An Expat Guide To The Permesso Di Soggiorno
What is Permesso Di Soggiorno?
This is a permit of stay not to be confused with an entry visa (which must be arranged separately if necessary and ideally prior to your arrival in the country).
The document is legally required by the Italian state for all foreign citizens who wish to reside in Italy.The Permesso di Soggiorno will give you a right to reside in Italy until the expiration date. Some permits will allow you to work with a contract and others may not.
It is possible to be fined or even extradited if you are caught in Italy without a Permesso.
Types of Permesso
Some of the main types of Permesso are as follows.
Permesso di Soggiorno per turismo.
Anyone staying in Italy for over 3 months is considered a “resident”; technically if you are a tourist in Italy for over a week and you are not staying in a hotel or official campsite then you would need to apply for one, although most people do not. This is non-renewable and valid only for up to 3 months.
Permesso di Soggiorno per lavoro.
This Permesso is a work permit for an employee under contract.
Permesso di Soggiorno per lavoro autonomo/Indipendente.
This is also a a work permit Permesso but for independant/freelance workers.
Permesso di Soggiorno per coesione familiare.
This Permesso is for the foreign spouse or dependant children of an Italian citizen moving to Italy together.
Permesso di Soggiorno per ricongiungimento familiare.
For the spouse, dependant children or dependant parents of foreigners married to Italian citizens as well as family members from overseas who come to join them in Italy.
Permesso di Soggiorno per Studio.
For students coming to Italy to study.
Permesso di Soggiorno per dimora.
This Permesso is for foreigners who plan to reside in Italy without the intention of working or studying.
Permesso di Soggiorno per Soggiornanti di Lungo Periodo.
After five continuous years of residency this Permesso can be applied for. It gives permission to stay for a longer period of time and is required to be renewed less frequently.
Other types of permits to stay include those for refugees, asylum seekers and people on religious missions. They will need to be applied for differently to the above.
What does this entitle me to?
The Permesso entitles you to legal residency in Italy until the expiration date.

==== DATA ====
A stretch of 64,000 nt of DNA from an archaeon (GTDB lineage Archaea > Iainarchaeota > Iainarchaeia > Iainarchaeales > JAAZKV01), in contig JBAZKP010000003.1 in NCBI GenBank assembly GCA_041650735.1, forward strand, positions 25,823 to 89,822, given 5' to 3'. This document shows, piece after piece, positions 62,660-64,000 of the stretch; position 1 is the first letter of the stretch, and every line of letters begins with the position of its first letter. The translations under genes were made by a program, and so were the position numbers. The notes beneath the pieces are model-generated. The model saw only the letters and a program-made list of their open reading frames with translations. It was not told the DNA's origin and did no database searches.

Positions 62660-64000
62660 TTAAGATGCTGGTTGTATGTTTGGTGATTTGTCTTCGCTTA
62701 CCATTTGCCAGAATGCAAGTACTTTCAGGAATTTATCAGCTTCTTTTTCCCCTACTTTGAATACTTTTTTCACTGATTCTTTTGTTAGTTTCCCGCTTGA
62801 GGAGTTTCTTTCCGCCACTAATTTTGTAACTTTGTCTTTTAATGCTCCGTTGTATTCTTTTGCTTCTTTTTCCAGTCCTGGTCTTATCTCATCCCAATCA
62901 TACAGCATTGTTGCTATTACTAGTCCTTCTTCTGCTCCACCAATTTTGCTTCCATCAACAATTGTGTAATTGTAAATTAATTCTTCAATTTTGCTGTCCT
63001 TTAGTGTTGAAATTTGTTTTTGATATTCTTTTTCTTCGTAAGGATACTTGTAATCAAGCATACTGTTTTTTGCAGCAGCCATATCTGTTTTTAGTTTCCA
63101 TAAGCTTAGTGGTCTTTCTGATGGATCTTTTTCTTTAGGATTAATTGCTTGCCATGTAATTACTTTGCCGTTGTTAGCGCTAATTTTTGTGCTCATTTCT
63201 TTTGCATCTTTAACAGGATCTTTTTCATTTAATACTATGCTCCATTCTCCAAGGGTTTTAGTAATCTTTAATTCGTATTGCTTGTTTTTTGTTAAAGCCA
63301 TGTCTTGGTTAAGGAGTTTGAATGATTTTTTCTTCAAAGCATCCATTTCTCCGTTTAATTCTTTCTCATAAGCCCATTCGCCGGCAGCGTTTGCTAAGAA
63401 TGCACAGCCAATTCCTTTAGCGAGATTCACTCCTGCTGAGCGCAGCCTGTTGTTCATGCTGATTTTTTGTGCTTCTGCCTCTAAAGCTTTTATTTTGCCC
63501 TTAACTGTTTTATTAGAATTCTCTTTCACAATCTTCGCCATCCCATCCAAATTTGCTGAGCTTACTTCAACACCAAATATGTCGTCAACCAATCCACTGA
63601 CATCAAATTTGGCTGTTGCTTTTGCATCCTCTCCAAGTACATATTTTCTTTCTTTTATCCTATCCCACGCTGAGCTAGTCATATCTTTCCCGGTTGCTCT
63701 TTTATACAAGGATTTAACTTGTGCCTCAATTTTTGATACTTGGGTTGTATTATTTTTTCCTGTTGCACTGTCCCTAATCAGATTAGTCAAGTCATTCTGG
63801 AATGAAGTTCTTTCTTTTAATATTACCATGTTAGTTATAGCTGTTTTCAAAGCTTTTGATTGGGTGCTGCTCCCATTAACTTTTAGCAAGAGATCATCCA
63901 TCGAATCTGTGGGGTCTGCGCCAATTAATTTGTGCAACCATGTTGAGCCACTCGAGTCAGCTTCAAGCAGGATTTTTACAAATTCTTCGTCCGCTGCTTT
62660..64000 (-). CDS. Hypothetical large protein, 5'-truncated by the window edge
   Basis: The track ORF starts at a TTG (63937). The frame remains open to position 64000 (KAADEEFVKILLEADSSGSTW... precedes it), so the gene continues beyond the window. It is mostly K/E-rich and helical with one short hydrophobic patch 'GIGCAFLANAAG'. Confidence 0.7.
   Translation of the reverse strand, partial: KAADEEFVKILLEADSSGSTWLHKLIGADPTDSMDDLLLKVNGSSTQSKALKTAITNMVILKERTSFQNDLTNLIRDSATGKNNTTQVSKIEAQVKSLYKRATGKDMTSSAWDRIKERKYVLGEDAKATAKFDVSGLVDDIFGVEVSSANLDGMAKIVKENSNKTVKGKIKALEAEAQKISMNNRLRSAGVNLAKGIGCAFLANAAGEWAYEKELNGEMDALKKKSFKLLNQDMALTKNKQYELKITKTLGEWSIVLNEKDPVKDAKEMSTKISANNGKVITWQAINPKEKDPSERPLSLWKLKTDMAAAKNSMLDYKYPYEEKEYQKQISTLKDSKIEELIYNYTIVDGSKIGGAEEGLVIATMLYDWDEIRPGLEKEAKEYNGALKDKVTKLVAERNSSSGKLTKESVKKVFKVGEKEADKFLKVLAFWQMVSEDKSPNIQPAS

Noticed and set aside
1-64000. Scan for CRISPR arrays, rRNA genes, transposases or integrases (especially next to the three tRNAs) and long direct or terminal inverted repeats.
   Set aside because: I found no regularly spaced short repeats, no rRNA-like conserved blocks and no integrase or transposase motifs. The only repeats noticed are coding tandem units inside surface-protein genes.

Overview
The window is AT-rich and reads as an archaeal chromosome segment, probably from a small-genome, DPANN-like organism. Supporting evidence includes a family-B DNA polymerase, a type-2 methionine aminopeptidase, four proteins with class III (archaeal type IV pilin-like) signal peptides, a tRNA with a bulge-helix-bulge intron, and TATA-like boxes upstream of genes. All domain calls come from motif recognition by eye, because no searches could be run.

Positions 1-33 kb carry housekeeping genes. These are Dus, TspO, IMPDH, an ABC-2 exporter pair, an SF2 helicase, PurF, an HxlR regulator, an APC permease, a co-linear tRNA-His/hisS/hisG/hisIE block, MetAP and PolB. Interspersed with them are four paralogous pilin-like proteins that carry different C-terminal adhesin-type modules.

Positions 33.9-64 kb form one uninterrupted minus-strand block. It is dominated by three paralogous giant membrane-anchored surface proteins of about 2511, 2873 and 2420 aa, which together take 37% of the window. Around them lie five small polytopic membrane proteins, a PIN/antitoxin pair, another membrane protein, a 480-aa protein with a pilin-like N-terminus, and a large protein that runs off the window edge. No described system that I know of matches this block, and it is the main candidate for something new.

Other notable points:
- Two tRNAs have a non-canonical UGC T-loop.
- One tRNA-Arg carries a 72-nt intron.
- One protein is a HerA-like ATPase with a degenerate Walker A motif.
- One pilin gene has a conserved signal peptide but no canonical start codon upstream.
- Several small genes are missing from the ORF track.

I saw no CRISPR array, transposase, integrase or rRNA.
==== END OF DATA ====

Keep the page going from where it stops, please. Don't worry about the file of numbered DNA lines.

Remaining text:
For nationalities outside of the EU, you can travel to other Schengen countries without a visa and stay for up to 3 months as a tourist.
For reference, Schengen countries are as follows:
Austria, Belgium, Czech Republic, Denmark, Estonia, Finland, France, Germany, Greece, Iceland, Italy, Latvia, Liechtenstein, Lithuania, Luxembourg, Malta, the Netherlands, Norway, Poland, Portugal, Slovenia, Spain, Sweden, Switzerland, Slovakia, Hungary.
How do I obtain a Permesso?
Paying a lawyer will not automatically grant you a Permesso, and in fact there are many associations that will help you free of charge.
“I highly recommend finding a local Patronato, such as INAC. They will fill everything out for you for free, and make sure everything is in order. You don’t even have to go to the post office to get the kit first!” – Dee Schaffer – Expats in Italy member.
Permits are released by the Questura in the province where you have residence.
Unfortunately, the way the process works in Italy is that getting a Permesso prior to arrival can be difficult. You will need to apply for your Permesso within 8 days of arriving in Italy.
“If you come to Italy with a US passport and without a visa, you have to wait the 90 day visa free period before even starting the process. And there was no need to go to the questura, you have to go to the police station if in this category.” Ro Lee – Expats in Italy member.
You can pick up the forms from the Sportello Amico located in your local post office (ask for a “kit”) and fill them out at home. Obtain four passport sized photos, make a photocopy of your passport and visa and any additional paperwork pertaining to your purpose of being in Italy (such as school enrolment paperwork or employment contracts), and a copy of your health insurance details and financial paperwork.
“If there is one underlying lesson in our experience, it is to be fully prepared with all the documentation reportedly wanted, and anything else that you can think of that might be relevant.
We submit our application, with full detailed supporting information to the local PO, get our receipt and initial appointment slip (almost always 2 weeks later), and show up with correct photos, US passports, Italian Carta d'Identita, Codice Fiscale, and expiring PDS (after the first application). We make copies of each cycle's application (and keep it) for consistency in the next application. We also include: a photocopy of every page of our passport; a copy (1 page) of the Agenzia Entrate record of our house ownership (others would want a copy of the registered rental contract); a letter from our banker attesting to our financial circumstances, a copy of our pension status, a copy of our Social Security status, copies of our US medical insurance cards (Medicare Advantage – not just Medicare card) and a copy of confirmation letter that we are provided coverage outside of the US. Simply put, this has always worked.” – Jim Burke, Expats in Italy member.